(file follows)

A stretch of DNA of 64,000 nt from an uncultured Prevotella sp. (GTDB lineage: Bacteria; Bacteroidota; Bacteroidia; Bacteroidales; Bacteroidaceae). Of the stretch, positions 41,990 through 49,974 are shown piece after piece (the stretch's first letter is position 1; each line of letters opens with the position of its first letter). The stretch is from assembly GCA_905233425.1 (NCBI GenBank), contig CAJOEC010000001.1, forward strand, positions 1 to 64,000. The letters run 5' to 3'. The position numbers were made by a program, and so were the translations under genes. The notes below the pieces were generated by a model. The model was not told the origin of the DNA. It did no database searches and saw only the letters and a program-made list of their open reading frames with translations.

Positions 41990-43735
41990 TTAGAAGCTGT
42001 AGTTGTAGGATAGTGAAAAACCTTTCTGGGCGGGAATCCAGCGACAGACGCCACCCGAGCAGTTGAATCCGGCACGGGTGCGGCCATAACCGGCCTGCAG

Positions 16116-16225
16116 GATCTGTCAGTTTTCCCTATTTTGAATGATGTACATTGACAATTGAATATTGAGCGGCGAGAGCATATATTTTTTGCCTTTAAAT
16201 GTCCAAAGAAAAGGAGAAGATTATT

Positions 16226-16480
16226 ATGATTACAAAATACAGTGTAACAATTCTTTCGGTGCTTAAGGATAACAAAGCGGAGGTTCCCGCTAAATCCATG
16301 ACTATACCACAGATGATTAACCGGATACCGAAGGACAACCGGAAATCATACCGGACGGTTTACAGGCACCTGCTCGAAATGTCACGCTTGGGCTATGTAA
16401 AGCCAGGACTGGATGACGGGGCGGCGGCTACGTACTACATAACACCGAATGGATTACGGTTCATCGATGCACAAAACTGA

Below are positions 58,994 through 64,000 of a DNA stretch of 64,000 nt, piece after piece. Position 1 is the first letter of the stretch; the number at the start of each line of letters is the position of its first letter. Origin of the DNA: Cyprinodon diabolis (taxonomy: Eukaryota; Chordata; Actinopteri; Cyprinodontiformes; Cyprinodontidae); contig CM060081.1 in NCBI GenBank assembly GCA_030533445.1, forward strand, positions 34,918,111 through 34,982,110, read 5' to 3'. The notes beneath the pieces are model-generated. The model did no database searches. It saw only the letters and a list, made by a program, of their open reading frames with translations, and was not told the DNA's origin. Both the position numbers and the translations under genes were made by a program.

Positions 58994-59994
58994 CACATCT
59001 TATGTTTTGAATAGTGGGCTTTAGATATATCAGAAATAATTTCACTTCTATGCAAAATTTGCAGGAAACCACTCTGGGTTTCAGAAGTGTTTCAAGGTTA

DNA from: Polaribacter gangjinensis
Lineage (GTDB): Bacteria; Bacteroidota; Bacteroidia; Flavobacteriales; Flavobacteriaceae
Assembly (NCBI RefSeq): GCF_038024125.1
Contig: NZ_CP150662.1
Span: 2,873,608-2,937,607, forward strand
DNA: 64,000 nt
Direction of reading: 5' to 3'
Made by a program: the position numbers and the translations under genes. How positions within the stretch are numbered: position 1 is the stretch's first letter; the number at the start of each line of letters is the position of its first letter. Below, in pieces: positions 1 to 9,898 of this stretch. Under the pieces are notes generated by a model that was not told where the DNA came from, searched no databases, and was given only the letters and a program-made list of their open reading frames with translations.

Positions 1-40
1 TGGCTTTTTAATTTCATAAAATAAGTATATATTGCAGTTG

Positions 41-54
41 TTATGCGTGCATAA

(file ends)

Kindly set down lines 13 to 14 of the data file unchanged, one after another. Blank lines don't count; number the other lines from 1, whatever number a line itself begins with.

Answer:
Positions 58994-59994
58994 CACATCT